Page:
Announcing Experimental Mobile Blazor Bindings May update
It’s been a few months so it’s time for another update of Experimental Mobile Blazor Bindings! This release brings several bug fixes in the areas of CSS styling support, adding XML doc comments to common APIs, and several syntax improvements to common controls.
Here are the major changes in this release:
- Update to latest native mobile component versions in Xamarin.Forms 4.5 and add doc comments #96, #110, #111
- Improve Label and Button syntax #87, #27
- Fix CSS support for iOS apps #109
- Breaking change: Use space-separated CSS classes instead of comma-separated #100
To get started with Experimental Mobile Blazor Bindings preview 3, install the .NET Core 3.1 SDK and then run the following command:
dotnet new -i Microsoft.MobileBlazorBindings.Templates::0.3.26-preview
And then create your first project by running this command:
dotnet new mobileblazorbindings -o MyApp
That’s it! You can find additional docs and tutorials on https://docs.microsoft.com/mobile-blazor-bindings/.
Upgrade an existing project
To update an existing Mobile Blazor Bindings project please refer to the Migrate Mobile Blazor Bindings From Preview 2 to Preview 3 topic for full details.
Updated components and docs
Because most of the components in Mobile Blazor Bindings are based on Xamarin.Forms native controls, the components have been updated to Xamarin.Forms 4.5. For example, properties such as
Stepper.StepperPosition are now available. The doc comments that are seen in IntelliSense have also been imported so that you get useful help while coding:
Improve Label and Button syntax
Because one of the key motivators for building Mobile Blazor Bindings was to have patterns that were more familiar to web developers, the syntax for Label and Button components has been simplified and improved.
In previous versions setting the text for a Label’s Span’s Text or a Button’s Text had to be done via a property setter:
<Button Text="Click me" ... /> ... <Button Text="@("Buy " + @items.Count + " items")" ... />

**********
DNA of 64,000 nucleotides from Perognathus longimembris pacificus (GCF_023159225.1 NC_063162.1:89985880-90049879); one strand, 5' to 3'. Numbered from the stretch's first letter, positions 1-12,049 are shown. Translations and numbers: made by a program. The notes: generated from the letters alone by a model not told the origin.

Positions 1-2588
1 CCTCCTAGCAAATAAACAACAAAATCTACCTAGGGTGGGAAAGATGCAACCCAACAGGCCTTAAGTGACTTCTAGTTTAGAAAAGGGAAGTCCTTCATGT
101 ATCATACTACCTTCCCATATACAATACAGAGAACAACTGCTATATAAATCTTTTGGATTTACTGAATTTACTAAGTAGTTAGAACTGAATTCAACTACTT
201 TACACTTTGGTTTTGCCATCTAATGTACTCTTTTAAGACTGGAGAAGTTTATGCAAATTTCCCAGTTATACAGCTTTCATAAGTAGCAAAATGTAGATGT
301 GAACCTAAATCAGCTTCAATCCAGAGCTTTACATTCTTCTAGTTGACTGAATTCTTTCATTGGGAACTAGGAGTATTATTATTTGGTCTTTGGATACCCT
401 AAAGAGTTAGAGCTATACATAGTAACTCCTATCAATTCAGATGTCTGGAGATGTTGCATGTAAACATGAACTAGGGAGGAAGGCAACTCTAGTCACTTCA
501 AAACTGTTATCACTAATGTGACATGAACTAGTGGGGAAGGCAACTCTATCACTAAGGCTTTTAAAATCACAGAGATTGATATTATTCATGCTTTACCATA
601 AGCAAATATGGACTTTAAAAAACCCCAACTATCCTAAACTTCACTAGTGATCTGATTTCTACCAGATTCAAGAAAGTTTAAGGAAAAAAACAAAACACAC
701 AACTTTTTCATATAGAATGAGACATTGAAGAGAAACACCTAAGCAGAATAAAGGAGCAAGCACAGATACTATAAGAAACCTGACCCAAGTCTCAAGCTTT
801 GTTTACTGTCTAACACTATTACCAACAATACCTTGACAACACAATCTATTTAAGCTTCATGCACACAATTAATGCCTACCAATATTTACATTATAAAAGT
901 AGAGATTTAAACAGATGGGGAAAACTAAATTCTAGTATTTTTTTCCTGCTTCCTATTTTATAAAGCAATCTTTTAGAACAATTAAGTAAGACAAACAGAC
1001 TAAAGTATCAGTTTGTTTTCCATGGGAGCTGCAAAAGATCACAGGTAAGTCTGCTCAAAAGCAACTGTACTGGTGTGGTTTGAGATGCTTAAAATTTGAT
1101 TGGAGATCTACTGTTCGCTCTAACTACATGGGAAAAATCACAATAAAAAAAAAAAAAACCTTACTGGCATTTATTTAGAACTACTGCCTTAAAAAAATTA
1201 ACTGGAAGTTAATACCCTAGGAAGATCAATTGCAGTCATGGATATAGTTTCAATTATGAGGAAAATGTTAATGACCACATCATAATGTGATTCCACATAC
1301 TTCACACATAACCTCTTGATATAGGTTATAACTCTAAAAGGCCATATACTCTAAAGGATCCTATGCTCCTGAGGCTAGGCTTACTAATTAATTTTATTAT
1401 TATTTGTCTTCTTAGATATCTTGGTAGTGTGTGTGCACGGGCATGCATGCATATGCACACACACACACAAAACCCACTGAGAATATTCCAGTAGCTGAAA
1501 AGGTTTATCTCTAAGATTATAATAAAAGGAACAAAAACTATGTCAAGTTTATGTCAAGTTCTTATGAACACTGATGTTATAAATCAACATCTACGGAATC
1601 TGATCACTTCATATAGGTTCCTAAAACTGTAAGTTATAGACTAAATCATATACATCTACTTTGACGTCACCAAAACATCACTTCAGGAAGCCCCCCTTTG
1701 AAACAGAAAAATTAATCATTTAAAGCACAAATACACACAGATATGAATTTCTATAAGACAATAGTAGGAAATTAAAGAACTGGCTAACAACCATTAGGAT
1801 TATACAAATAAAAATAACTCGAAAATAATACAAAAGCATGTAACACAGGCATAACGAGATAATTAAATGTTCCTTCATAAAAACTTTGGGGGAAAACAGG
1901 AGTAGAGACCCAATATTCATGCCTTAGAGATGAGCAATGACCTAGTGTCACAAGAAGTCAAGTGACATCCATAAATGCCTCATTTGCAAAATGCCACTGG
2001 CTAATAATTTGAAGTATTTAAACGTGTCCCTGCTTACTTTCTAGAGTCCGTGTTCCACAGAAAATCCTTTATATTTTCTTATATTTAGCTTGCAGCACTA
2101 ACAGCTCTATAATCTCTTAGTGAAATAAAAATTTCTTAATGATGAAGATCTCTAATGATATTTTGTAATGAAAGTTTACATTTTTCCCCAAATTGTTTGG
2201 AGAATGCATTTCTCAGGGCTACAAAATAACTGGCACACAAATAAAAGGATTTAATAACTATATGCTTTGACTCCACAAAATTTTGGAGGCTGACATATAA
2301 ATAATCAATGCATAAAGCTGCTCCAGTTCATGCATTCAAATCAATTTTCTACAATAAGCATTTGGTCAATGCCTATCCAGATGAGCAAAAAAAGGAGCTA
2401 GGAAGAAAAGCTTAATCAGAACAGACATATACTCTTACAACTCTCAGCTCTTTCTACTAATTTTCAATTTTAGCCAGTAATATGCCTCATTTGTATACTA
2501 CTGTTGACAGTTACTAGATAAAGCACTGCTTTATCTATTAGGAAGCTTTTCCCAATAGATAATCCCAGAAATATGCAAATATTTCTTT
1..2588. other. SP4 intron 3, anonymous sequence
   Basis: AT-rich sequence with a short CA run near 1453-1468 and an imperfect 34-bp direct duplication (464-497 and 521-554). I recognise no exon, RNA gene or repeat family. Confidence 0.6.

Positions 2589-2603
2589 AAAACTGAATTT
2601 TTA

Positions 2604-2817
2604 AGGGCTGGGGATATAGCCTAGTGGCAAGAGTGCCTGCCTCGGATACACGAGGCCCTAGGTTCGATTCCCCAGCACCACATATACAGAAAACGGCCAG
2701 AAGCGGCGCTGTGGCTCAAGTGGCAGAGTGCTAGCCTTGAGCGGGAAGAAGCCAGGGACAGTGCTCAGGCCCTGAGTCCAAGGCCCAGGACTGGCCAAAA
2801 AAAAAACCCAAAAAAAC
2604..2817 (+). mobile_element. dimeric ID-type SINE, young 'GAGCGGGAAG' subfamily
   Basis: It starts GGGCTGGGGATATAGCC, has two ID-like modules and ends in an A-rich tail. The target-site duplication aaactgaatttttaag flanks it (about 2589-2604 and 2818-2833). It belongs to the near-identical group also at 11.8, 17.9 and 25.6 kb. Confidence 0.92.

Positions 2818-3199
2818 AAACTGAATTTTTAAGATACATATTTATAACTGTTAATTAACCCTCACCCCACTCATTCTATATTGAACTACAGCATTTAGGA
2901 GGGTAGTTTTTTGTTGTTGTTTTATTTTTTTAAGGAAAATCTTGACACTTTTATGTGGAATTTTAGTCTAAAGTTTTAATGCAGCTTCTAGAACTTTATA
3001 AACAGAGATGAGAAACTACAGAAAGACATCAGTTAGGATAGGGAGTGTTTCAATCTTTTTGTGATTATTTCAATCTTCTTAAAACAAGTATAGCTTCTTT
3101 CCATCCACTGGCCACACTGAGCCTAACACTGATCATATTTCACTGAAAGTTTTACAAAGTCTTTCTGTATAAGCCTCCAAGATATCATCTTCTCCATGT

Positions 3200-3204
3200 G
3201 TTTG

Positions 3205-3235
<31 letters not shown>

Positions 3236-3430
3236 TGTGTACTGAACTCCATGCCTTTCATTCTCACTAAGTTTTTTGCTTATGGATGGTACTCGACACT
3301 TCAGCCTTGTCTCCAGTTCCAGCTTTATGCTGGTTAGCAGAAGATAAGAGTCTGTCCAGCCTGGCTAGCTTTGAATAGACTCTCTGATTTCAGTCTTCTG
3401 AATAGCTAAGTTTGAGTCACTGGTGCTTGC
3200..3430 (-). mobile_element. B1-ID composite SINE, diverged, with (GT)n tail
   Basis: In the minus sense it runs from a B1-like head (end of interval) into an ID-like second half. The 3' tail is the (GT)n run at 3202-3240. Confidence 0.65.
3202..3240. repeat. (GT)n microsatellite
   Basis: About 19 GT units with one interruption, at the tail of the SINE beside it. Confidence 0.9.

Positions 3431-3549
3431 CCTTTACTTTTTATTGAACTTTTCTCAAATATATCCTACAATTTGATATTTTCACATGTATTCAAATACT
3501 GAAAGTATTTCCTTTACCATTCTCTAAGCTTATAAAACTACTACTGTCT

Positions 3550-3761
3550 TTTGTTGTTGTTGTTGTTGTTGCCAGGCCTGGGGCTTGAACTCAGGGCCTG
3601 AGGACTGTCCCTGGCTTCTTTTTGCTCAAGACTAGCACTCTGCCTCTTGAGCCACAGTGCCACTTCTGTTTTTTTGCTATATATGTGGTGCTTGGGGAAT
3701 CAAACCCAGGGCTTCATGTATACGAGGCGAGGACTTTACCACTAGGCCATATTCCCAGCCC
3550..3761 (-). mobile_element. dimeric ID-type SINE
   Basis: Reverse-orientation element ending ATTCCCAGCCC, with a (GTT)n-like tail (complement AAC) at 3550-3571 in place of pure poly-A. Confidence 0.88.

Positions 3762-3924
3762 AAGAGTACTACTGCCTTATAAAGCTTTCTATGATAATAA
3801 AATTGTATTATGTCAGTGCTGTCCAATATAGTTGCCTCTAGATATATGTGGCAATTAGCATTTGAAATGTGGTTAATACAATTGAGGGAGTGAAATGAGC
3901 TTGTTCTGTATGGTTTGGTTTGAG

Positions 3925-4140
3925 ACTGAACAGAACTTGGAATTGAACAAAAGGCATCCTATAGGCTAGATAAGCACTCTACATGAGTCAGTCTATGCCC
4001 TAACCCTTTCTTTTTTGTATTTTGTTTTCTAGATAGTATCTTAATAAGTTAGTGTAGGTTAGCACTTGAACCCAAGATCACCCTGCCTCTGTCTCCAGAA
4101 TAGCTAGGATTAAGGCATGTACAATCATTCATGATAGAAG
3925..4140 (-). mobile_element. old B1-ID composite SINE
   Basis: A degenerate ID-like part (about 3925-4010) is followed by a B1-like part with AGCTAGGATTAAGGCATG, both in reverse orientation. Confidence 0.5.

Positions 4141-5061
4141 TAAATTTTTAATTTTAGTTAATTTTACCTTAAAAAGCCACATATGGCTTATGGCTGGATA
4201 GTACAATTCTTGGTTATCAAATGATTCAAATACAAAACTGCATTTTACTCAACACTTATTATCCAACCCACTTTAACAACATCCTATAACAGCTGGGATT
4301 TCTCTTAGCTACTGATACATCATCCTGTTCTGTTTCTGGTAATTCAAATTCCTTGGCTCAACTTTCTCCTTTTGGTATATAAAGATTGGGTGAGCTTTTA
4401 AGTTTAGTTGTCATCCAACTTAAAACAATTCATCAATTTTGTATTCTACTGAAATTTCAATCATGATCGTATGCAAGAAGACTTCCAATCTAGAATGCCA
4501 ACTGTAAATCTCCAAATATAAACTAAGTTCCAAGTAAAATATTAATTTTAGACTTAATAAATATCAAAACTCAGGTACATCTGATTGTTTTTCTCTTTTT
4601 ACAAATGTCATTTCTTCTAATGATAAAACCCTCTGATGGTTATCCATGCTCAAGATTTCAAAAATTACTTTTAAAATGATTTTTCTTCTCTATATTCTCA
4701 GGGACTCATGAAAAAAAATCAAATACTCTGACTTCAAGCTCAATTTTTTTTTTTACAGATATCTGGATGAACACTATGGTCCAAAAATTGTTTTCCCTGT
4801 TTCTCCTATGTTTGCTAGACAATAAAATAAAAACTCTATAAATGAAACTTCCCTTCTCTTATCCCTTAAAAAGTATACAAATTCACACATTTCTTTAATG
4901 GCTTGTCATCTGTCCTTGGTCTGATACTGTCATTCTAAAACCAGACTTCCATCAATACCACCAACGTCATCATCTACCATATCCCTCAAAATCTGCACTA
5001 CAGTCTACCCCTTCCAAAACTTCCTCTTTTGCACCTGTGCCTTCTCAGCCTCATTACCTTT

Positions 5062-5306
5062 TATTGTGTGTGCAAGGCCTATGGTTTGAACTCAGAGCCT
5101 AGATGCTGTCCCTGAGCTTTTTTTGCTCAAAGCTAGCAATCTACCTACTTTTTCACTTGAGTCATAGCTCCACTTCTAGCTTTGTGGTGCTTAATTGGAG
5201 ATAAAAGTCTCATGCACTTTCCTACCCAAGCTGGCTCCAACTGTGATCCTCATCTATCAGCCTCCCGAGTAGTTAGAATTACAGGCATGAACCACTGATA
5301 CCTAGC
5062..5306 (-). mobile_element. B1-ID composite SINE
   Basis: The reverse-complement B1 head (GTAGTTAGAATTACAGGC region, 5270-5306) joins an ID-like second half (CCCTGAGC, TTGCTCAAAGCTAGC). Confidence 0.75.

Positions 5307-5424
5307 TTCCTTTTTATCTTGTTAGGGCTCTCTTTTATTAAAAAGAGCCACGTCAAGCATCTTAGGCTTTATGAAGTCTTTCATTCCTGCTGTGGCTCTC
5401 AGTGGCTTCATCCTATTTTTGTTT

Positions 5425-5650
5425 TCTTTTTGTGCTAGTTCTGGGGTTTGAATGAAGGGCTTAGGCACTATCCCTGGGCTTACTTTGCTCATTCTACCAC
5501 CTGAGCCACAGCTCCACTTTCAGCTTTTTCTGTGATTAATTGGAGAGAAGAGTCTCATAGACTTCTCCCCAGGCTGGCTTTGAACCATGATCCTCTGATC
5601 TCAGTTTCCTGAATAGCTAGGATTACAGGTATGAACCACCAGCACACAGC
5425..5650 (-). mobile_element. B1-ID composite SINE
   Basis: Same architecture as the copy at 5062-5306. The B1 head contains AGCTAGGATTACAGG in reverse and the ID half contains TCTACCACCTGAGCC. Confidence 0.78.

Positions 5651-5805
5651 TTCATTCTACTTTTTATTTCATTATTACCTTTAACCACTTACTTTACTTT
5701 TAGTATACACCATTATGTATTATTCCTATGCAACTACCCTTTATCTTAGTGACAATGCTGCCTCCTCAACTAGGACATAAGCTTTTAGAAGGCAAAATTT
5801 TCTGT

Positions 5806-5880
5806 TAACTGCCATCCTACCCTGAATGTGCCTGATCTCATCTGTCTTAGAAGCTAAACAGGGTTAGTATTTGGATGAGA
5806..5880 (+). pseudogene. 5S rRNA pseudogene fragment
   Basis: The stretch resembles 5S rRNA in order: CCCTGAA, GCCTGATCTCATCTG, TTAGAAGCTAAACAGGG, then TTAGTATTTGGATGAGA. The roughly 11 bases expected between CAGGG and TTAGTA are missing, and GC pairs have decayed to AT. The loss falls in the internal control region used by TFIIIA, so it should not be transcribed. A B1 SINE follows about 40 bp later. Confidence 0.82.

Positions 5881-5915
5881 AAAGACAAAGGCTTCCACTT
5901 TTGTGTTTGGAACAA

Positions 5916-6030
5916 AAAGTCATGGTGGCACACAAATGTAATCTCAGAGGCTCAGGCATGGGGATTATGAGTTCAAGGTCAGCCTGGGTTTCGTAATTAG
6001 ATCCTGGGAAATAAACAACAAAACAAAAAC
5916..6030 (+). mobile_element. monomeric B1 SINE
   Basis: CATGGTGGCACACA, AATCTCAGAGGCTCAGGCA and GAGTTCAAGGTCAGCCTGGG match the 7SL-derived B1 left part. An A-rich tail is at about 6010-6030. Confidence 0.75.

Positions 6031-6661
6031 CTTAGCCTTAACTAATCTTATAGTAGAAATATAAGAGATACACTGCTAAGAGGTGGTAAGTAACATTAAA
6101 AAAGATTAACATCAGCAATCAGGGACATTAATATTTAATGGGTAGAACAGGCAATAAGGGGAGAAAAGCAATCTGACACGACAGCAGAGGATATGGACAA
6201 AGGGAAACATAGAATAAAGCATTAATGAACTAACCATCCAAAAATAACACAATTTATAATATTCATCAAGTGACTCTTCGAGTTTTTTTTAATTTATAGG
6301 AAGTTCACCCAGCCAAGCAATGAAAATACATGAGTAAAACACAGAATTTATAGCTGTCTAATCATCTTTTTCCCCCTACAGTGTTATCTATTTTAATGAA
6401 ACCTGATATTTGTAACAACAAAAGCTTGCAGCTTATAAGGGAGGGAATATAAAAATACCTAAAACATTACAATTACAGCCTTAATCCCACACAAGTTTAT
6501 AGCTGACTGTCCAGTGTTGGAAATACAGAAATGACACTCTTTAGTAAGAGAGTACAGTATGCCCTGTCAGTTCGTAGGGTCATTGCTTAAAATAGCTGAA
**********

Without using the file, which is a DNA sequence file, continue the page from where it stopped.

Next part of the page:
Starting with Preview 3 you can use this simplified syntax that is more similar to web patterns:
<Button ...>Click me</Button> ... <Button ...>Buy @items.Count items</Button>
This change applies to
Span.Text, a Label with complex formatting used to have many intermediate tags:
<Label FontSize="12"> <FormattedText> <FormattedString> <Spans> <Span Text="This text is large... " FontSize="50" /> <Span Text="and this is plain... " /> <Span Text="and this is green!" TextColor="Color.Green" /> </Spans> </FormattedString> </FormattedText> </Label>
And starting with Preview 3, the intermediate tags have all been removed:
<Label FontSize="12"> <Span FontSize="50">This text is large... </Span> <Span>and this is plain... </Span> <Span TextColor="Color.Green">and this is green!</Span> </Label>
CSS is a great way to style your application while keeping it separate from the layout and behavior. Check out the CSS Styles topic for more information on how to use CSS in your Mobile Blazor Bindings apps.
There are three CSS-related improvements in this release:
- The minimum version of Xamarin.Forms is now 4.5, which fixes most CSS issues, such as the ability to use almost all CSS selectors.
- A small breaking change was made to use spaces as separators instead of commas when specifying multiple class names (this matches web behavior). See issue #100 for more information.
- A bug fix was made to ensure CSS is loaded properly on iOS devices.
For more information please check out:
Thank you to community blog posts!
If you’d like to learn more, please check out these blog posts from community members: